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Formation Mechanism for Isopycnal Temperature–Salinity Anomalies Propagating from the Eastern South Pacific to the Equatorial Region

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  • 1 Frontier Research Center for Global Change, JAMSTEC, Yokohama, Japan
  • | 2 Earth Simulator Center, JAMSTEC, Yokohama, Japan
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Abstract

Equatorward propagation of temperature–salinity (or spiciness) anomalies on an isopycnal surface emanating from the eastern subtropical South Pacific and their formation mechanism are investigated based on a hindcast simulation with an eddy-resolving quasi-global ocean general circulation model. Because of density-compensating meridional distributions of temperature and salinity, the meridional density gradient is weak at the sea surface in the eastern subtropical South Pacific. With these mean fields, cool sea surface temperature anomalies (SSTAs) can make the outcrop line of an isopycnal surface migrate equatorward more than 5° and induce warm and salty anomalies on the isopycnal surface. Subducted warm, salty anomalies propagate to the equatorial region over approximately 5 yr and may influence equatorial isopycnal temperature–salinity anomalies. Although the associated effects are unclear, if these anomalies could further induce warm eastern equatorial SSTAs that are positively correlated with eastern South Pacific SSTAs, opposite sign temperature–salinity anomalies would be formed in the subtropical South Pacific, and a closed cycle having a decadal time scale might be induced.

Corresponding author address: Masami Nonaka, Frontier Research Center for Global Change, Japan Agency for Marine-Earth Science and Technology, 3173-25 Showa-machi, Kanazawa-ku, Yokohama 236-0001, Japan. Email: nona@jamstec.go.jp

Abstract

Equatorward propagation of temperature–salinity (or spiciness) anomalies on an isopycnal surface emanating from the eastern subtropical South Pacific and their formation mechanism are investigated based on a hindcast simulation with an eddy-resolving quasi-global ocean general circulation model. Because of density-compensating meridional distributions of temperature and salinity, the meridional density gradient is weak at the sea surface in the eastern subtropical South Pacific. With these mean fields, cool sea surface temperature anomalies (SSTAs) can make the outcrop line of an isopycnal surface migrate equatorward more than 5° and induce warm and salty anomalies on the isopycnal surface. Subducted warm, salty anomalies propagate to the equatorial region over approximately 5 yr and may influence equatorial isopycnal temperature–salinity anomalies. Although the associated effects are unclear, if these anomalies could further induce warm eastern equatorial SSTAs that are positively correlated with eastern South Pacific SSTAs, opposite sign temperature–salinity anomalies would be formed in the subtropical South Pacific, and a closed cycle having a decadal time scale might be induced.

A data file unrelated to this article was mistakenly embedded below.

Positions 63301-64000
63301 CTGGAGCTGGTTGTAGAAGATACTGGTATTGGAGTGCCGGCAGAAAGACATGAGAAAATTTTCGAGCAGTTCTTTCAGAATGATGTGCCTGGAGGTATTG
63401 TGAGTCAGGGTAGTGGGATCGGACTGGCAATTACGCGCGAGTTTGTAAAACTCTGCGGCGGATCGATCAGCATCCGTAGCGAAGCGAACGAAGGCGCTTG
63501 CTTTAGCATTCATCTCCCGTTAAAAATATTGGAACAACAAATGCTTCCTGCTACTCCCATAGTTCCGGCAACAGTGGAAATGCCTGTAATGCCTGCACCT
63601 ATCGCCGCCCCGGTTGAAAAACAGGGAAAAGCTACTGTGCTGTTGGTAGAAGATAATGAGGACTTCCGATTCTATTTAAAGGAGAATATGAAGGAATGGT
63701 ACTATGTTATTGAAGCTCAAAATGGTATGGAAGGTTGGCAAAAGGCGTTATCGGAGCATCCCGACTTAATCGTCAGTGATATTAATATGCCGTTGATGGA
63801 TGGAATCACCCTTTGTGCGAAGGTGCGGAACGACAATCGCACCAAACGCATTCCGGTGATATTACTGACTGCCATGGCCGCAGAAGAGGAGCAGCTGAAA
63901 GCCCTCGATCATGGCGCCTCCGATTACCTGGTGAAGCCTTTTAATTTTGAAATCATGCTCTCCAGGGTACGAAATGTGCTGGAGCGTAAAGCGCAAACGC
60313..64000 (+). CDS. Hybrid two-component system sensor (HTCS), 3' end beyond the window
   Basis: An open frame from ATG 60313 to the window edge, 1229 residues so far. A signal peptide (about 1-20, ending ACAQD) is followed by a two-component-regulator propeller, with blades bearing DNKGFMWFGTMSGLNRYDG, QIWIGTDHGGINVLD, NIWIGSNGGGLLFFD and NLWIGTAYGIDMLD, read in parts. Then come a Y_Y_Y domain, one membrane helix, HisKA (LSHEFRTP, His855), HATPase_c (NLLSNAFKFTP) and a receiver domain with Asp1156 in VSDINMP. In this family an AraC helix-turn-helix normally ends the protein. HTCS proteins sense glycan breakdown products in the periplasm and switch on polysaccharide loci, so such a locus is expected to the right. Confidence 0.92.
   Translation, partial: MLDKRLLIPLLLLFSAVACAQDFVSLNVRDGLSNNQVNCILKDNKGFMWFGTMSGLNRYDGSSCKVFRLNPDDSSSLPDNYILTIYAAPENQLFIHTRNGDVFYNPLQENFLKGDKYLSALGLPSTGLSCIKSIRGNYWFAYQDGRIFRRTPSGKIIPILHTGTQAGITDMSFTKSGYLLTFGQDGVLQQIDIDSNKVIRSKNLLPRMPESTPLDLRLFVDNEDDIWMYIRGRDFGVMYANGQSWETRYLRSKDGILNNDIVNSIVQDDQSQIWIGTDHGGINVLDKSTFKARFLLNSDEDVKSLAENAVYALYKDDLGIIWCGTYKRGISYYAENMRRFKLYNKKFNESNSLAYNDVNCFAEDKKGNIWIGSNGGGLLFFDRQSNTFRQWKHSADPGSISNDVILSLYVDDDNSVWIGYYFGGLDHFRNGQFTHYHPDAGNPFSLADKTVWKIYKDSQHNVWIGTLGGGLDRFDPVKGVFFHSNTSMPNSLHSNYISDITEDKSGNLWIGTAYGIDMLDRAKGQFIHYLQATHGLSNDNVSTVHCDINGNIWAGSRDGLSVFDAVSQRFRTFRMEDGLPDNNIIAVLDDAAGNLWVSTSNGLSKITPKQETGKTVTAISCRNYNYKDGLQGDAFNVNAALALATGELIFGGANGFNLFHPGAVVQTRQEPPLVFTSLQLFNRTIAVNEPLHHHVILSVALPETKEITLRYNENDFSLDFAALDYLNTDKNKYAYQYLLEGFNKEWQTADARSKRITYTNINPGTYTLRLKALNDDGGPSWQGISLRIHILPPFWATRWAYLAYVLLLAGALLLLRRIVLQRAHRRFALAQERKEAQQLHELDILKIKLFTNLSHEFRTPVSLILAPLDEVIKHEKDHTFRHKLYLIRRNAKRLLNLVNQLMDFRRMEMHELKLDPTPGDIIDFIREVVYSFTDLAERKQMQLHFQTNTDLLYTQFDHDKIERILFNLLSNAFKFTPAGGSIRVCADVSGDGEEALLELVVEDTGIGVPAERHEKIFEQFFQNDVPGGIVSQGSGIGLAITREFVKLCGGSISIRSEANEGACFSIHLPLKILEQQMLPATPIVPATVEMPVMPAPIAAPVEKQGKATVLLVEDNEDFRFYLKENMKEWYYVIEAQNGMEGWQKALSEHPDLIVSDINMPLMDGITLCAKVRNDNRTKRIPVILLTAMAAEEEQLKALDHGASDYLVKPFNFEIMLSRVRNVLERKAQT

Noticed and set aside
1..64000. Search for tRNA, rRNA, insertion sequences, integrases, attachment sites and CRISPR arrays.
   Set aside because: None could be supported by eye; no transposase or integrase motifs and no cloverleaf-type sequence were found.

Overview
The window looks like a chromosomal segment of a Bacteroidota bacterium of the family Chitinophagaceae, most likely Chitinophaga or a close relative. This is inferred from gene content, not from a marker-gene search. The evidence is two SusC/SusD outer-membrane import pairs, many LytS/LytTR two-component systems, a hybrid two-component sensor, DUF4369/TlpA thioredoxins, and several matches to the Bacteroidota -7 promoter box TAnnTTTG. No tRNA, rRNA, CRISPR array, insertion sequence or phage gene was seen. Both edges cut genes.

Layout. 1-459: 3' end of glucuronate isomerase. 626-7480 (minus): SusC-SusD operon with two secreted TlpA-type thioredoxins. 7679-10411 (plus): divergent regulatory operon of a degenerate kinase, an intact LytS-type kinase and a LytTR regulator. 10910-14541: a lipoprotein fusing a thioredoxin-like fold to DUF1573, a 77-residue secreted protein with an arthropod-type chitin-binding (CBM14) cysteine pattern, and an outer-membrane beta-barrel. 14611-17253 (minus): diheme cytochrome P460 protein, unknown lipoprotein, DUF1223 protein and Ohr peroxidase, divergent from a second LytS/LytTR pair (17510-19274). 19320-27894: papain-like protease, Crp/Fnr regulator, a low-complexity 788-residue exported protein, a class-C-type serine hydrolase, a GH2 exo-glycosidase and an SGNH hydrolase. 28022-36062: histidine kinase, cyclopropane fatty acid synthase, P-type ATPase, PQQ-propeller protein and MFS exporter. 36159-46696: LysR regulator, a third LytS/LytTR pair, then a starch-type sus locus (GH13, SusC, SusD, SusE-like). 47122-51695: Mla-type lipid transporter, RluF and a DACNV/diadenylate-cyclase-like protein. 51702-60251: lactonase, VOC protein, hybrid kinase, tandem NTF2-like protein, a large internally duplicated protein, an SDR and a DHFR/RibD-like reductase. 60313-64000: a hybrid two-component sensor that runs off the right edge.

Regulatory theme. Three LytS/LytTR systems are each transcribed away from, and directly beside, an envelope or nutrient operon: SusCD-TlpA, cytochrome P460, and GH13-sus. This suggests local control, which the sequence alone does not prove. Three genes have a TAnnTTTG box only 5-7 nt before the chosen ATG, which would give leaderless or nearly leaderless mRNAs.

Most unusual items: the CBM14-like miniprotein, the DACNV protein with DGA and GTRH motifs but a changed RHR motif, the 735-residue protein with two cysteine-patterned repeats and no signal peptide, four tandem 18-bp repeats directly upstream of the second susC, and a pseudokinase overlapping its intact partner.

Corresponding author address: Masami Nonaka, Frontier Research Center for Global Change, Japan Agency for Marine-Earth Science and Technology, 3173-25 Showa-machi, Kanazawa-ku, Yokohama 236-0001, Japan. Email: nona@jamstec.go.jp

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